Mumbai: The government is betting that a deep discount for this week’s $2.6 billion share sale in NMDC, India’s largest iron ore miner, revives interest in a divestment programme that has thus far generated uneven interest.
The government has pencilled in revenue of $8.6 billion from sales of stakes in state companies in the recent budget for the fiscal year that starts on 1 April, part of plans to offload holdings in 60 state firms in coming years to raise funds for welfare programmes and narrow a fiscal shortfall.
“For any follow on offer, interest is based in relation to the market price. There is a steep discount now and the issue should get a good response from both retail and institutions,” said Ambareesh Baliga, vice president at Karvy Stock Broking.
A government panel late on Monday set a price band of Rs300 to Rs350 for the follow-on public offer in NMDC, a discount of 13-25% to Monday’s closing price, sources told Reuters.
Retail investors and staff will get a further 5% discount on the final price. Previous share sales in state firms this year had discounts of between 5 and 8%.
While NMDC has been listed for decades, its float is tiny, with just 1.6% in the public domain. Coverage by analysts is limited, even though its market cap of $35 billion puts it among the top three listed Indian companies by market value.
India hopes investors treat the sale of 332.24 million shares, or 8.4% of NMDC’s equity, essentially as an IPO.
NMDC shares slid 6.8% to Rs373.50 on Tuesday, their lowest level in four months.
Lots at Stake
Much is riding on the NMDC offering, which at the top of its price range would be the third-largest ever share sale by an Indian company.
“The success of the government’s plan will depend on this issue. If this fails, the government will have a hard time selling its pipeline,” said Deven Choksey, chief executive at K R Choksey Shares, which manages about $125 million for Indian clients, and holds a small portion of this in NMDC shares.
Other deals in the pipeline include a planned IPO by hydropower firm SJVN Ltd to raise $225 million, and a follow-on offering by Steel Authority of India Ltd to raise roughly $2 billion.
Michiel van Voorst, a Hong Kong-based portfolio manager with Robeco Asia Pacific, said NMDC was not high on his radar screen.
“We probably need more liquidity. Also, its relevant to compare to regional and global peers, and from our perspective, I would look at better-priced Australian companies.”
NMDC accounts for 13% of India’s iron ore production, and is among the few state-owned firms with “navratna”, or “nine gems”, status that accords a large degree of financial independence.
At the top end of the price band, NMDC has an enterprise value of $20 per tonne of its mineral deposits, analysts said.
By comparison, Indian iron ore exporter Sesa Goa, part of the Vedanta group, trades at EV/tonne of $22. Global mining majors BHP Billiton and Rio Tinto, trade between $15-$18 per tonne of mineral resources.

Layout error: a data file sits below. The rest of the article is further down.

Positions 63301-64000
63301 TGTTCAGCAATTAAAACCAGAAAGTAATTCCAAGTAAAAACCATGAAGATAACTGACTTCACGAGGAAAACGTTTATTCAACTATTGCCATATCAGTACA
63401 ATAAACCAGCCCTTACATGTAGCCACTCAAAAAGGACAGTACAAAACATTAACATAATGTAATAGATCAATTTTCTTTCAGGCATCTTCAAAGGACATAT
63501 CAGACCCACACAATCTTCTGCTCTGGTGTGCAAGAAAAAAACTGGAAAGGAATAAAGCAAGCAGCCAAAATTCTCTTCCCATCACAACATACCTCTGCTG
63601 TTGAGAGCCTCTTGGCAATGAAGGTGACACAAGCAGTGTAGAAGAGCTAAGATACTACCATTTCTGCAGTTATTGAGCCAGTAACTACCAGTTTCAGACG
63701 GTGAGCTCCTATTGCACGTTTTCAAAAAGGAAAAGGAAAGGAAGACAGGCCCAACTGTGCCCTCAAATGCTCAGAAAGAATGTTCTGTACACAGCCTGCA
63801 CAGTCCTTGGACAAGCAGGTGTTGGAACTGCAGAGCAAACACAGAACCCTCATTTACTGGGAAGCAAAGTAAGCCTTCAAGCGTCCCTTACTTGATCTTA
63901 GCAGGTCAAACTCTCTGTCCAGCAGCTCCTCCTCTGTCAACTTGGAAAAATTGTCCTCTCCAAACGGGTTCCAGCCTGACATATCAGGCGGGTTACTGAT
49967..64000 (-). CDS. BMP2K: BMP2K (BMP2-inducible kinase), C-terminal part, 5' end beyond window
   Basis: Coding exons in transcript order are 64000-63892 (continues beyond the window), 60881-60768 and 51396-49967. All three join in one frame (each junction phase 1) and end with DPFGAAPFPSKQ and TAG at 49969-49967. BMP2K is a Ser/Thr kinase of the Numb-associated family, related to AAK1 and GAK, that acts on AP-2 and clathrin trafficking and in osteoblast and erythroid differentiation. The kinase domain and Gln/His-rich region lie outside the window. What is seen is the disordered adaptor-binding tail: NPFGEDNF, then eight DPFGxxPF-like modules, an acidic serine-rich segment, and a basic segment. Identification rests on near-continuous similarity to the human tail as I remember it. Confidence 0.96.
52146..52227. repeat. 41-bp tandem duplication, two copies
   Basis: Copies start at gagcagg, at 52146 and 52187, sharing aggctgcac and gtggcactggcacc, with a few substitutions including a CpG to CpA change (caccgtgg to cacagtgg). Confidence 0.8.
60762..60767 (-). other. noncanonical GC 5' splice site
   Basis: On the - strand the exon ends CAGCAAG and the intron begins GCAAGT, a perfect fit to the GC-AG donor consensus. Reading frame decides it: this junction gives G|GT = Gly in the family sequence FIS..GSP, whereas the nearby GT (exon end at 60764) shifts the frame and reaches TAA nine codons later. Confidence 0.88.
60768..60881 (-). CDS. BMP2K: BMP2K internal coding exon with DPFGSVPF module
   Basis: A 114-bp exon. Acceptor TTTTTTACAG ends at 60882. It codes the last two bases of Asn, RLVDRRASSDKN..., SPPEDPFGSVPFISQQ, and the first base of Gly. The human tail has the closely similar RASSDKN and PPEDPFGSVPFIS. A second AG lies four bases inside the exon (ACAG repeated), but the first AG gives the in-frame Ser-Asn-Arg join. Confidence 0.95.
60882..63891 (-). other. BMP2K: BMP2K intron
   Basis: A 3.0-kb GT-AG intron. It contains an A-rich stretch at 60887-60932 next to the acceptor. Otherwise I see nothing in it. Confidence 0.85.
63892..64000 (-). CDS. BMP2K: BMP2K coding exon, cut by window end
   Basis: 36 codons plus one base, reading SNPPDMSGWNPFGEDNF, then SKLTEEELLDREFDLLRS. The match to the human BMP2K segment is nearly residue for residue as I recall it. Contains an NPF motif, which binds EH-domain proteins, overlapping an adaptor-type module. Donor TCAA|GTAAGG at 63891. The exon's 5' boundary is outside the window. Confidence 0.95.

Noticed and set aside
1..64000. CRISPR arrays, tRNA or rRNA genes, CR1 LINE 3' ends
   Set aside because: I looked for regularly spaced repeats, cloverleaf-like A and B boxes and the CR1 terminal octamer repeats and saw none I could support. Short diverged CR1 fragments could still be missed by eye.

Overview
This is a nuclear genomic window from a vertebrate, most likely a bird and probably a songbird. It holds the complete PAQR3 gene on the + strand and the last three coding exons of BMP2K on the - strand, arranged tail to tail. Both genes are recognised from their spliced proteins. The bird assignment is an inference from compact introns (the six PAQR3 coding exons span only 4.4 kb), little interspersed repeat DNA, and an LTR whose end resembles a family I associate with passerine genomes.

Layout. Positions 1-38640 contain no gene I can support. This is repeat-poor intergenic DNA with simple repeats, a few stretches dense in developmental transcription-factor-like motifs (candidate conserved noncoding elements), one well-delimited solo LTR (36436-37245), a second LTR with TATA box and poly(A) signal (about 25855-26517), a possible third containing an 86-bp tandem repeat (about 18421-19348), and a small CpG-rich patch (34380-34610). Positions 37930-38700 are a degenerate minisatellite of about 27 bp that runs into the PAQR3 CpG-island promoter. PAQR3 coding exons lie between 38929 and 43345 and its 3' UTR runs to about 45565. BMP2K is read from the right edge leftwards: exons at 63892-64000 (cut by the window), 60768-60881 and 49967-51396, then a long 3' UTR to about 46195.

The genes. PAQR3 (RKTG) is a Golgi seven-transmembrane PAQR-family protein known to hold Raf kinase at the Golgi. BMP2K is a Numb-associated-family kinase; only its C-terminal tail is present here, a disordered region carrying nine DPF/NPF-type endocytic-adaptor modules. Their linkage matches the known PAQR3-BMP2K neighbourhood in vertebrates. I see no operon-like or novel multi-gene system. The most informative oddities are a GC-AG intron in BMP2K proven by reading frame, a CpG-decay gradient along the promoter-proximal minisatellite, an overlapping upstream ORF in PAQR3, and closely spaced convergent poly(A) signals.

“The stock should be priced around Rs350, if you consider the value of its mineral resources,” said Deven Choksey of K R Choksey Shares.
NMDC produced 28.5 million tonnes ore in 2008-09, and holds proven reserves of 970 million tonnes.
It reported earnings of Rs8.6 per share for the 12 months ended January, with a price to earnings ratio of 57.6 according to its prospectus. The company has justified the high valuation with its high growth potential.
“We will continue to enjoy market support and good price realisations for years to come,” NMDC chairman Rana Som told reporters at a roadshow in Mumbai last week.
“If we had the capacity, we could actually sell 60 million tonnes, compared to 30 now,” Som said, referring to the strong domestic market, which accounts for 85% of its sales.
The miner expects to boost capacity to 50 million tonnes by 2014, from 30 million now, with three ore mines expected to be commissioned over the next three years, Som said.
Prompted by the 81% rise in the country’s stock index, India in 2009 revived a plan to sell minority stakes in state firms, raising about $1.8 billion from sales in state-run Oil India and NHPC.
Conditions have been tougher this year, with the Sensex down 2% and a controversial “French auction” bidding system that has since been scrapped, weighing on demand.
Top power producer NTPC raised $1.8 billion in a share sale earlier this year that needed help from state run banks and insurers to be fully covered.
A subsequent offering by lender Rural Electrification Corp was covered by a more comfortable three times, raising $760 million.
Citigroup, Morgan Stanley, UBS, Kotak Mahindra Capital, Royal Bank of Scotland and Edelweiss Capital are lead managers of NMDC’s offer.